Similarly, the fact that most Jews prior to the 1930s were not Zionists, at least overtly, surely does not imply that Jewish identification was irrelevant to Zionism, or that Jews did not in fact constitute a predominant influence on Zionism, or that Zionism did not have effects on gentile societies, or that some gentiles did not become ardent Zionists. Political radicalism has been one choice among many available to Jews in the post-Enlightenment world, and there is no implication here that Judaism constitutes a monolithic unified group in the post-Enlightenment world. That Jews have been more likely than gentiles to choose radical political alternatives and that Jews have been a predominant influence in some radical political movements are therefore facts highly relevant to the present project.
That some gentiles were involved in these movements is not surprising either. At a theoretical level, my thinking is based once again on an evolutionary interpretation of social identity theory (see SAID, Ch. 1). Gentiles may be attracted to the political and intellectual movements that attract Jews and for many of the same reasons, that is, reasons related to social identification and ingroup-outgroup competition. For example, African American intellectuals have often been attracted to leftist intellectual movements and environmentalist explanations of racial group differences in IQ at least partly as a reaction to their perceptions of white animosity and the consequent implications of genetic inferiority. In the same way, I argue that anti-Semitism has been a motivating force for many Jewish intellectuals. Recall the motivating role of self-esteem as a theoretical primitive in social identity theory. A great many people who, for whatever reason, feel victimized by a particular sociopolitical system are attracted to movements that criticize the system, blame others for their problems, and generally vindicate their own positive perceptions of themselves and their ingroup as well as their negative perceptions of outgroups. In each of the intellectual and political movements I review, Jewish identification and a concern to combat anti-Semitism were clearly involved.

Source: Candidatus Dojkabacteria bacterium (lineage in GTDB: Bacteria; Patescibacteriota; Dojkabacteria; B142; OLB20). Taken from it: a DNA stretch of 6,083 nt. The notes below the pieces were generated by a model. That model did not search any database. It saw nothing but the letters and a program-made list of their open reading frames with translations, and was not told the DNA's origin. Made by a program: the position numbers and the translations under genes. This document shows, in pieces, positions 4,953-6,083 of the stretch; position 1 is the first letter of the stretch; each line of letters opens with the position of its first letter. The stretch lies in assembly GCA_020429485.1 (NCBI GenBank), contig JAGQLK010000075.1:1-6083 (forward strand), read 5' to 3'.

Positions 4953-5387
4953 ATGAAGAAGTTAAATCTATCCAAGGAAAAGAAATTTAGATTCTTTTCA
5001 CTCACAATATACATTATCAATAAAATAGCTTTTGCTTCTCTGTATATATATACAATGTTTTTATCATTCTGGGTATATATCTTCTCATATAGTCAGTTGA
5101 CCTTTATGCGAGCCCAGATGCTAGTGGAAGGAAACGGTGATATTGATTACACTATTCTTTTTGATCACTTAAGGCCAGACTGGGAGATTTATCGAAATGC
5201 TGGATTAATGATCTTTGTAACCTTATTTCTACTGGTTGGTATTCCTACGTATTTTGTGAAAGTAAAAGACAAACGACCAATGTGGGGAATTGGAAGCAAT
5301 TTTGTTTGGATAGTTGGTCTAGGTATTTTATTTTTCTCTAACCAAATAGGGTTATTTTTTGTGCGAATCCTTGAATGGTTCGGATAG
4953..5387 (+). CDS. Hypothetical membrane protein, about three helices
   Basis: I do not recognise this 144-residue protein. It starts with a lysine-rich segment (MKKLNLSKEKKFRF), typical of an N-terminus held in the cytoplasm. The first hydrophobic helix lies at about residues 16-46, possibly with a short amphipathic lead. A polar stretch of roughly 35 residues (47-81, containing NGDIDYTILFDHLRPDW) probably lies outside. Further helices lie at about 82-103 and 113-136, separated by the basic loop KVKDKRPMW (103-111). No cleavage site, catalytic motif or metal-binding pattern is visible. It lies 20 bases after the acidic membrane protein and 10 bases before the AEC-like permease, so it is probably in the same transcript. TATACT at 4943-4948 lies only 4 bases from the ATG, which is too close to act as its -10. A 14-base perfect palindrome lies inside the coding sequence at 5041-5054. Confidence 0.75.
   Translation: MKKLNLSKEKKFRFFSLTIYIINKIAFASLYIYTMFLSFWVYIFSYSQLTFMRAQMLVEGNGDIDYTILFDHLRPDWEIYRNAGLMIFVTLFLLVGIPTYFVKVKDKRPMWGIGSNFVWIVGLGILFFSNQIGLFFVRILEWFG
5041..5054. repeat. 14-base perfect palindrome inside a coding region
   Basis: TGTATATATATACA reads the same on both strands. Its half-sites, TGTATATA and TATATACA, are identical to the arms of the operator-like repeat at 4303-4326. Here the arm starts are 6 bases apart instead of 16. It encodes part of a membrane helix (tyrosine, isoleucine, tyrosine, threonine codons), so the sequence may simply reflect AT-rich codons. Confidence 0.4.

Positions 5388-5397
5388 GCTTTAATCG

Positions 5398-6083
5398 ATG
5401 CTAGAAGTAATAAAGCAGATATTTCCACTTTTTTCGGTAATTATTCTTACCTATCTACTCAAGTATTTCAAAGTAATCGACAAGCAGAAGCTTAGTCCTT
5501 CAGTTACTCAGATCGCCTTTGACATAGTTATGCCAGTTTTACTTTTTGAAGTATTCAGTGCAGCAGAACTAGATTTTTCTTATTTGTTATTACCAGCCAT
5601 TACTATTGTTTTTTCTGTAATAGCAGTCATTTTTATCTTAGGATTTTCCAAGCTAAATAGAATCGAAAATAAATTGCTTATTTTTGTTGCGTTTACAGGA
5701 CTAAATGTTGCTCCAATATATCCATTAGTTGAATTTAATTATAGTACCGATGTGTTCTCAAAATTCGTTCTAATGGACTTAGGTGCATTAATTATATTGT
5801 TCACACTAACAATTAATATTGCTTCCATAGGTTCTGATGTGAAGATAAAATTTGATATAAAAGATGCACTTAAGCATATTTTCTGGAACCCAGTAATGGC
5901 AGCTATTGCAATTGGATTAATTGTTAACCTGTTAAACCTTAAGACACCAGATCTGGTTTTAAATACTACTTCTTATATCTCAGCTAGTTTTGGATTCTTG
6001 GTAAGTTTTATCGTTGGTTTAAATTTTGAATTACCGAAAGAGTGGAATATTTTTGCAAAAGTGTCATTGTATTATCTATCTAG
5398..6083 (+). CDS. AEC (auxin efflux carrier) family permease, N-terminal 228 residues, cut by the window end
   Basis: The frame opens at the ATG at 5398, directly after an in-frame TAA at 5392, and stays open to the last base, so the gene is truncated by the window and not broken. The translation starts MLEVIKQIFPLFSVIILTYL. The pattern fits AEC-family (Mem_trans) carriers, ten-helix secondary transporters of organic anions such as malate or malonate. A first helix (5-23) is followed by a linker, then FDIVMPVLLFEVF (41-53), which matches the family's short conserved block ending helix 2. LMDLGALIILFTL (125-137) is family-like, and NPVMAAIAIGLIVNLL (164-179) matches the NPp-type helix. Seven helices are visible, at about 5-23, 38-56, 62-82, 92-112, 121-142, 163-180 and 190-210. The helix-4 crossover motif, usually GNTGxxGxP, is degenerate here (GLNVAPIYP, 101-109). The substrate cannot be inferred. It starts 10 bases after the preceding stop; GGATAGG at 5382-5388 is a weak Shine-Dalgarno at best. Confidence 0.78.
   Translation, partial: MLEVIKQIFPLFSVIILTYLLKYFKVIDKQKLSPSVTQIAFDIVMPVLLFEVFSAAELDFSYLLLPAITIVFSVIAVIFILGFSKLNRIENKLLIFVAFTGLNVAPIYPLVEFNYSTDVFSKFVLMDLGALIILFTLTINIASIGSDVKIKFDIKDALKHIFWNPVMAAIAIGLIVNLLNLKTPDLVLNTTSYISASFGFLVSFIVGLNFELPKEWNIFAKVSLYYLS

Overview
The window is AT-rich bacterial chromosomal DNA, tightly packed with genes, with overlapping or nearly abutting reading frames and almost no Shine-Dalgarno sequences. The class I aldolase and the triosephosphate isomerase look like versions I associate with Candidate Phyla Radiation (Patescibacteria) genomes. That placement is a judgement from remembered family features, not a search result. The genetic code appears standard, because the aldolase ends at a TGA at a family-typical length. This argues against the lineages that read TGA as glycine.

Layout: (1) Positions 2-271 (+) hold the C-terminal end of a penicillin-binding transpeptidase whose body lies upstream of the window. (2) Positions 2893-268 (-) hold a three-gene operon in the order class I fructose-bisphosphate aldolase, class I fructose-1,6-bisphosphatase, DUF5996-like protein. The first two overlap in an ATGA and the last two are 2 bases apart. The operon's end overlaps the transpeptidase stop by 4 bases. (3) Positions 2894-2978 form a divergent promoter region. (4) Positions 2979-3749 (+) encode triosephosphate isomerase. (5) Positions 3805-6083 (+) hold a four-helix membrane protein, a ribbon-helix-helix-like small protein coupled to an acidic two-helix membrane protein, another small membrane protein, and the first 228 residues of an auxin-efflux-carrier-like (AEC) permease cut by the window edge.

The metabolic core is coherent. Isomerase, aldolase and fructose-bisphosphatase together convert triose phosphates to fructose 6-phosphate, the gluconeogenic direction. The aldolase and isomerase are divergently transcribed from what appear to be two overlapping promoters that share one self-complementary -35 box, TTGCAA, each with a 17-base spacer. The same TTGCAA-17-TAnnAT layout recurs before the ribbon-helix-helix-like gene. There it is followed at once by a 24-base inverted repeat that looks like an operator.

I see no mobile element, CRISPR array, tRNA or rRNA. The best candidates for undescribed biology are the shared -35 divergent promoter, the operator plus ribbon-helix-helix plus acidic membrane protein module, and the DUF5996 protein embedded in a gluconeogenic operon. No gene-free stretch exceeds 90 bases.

Moreover, once Jews have attained intellectual predominance, it is not surprising that gentiles would be attracted to Jewish intellectuals as members of a socially dominant and prestigious group and as dispensers of valued resources. Such a perspective fits well with an evolutionary perspective on group dynamics: Gentiles negotiating the intellectual status hierarchy would be attracted to the characteristics of the most dominant members of the hierarchy, especially if they viewed the hierarchy as permeable. Writer William Barrett, a gentile editor of Partisan Review, describes his "awe and admiration" of the New York Intellectuals (a group of predominantly Jewish intellectuals discussed in Chapter 6) early in his career. "They were beings invested in my eyes with a strange and mysterious glamour" (in Cooney 1986, 227). Partisan Review was a flagship journal of this very influential intellectual movement and had a decisive influence on success or failure in the literar